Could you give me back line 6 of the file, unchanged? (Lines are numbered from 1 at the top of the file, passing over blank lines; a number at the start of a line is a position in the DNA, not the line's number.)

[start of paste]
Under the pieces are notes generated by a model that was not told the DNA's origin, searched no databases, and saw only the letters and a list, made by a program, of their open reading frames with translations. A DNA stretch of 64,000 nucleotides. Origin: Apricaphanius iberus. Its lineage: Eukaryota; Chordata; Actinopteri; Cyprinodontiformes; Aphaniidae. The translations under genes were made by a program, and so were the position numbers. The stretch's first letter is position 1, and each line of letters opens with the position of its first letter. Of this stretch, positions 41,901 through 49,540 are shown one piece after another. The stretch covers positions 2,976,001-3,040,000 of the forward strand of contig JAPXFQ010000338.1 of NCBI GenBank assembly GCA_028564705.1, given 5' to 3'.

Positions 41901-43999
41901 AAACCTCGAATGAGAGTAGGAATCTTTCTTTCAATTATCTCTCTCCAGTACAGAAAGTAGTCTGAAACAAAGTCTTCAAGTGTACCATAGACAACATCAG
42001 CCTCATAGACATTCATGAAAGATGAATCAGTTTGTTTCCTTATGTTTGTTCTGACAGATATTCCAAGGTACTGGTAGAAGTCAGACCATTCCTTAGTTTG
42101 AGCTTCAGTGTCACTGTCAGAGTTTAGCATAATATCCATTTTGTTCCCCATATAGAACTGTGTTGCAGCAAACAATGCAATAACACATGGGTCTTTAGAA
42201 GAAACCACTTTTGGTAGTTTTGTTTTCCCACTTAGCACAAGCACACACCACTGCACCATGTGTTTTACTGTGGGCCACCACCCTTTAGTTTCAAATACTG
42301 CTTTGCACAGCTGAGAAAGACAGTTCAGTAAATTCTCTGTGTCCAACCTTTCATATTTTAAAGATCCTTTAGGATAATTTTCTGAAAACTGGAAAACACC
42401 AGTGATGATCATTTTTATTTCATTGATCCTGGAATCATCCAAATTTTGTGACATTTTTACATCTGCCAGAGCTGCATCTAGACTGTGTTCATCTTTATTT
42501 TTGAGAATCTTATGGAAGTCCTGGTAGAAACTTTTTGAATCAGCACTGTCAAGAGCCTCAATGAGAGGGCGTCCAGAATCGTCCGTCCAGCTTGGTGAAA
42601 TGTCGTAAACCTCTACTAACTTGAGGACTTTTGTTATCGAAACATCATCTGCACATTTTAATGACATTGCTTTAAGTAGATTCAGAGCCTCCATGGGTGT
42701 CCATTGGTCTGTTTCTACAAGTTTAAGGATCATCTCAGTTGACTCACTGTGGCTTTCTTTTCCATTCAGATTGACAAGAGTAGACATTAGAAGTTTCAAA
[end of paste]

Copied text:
42201 GAAACCACTTTTGGTAGTTTTGTTTTCCCACTTAGCACAAGCACACACCACTGCACCATGTGTTTTACTGTGGGCCACCACCCTTTAGTTTCAAATACTG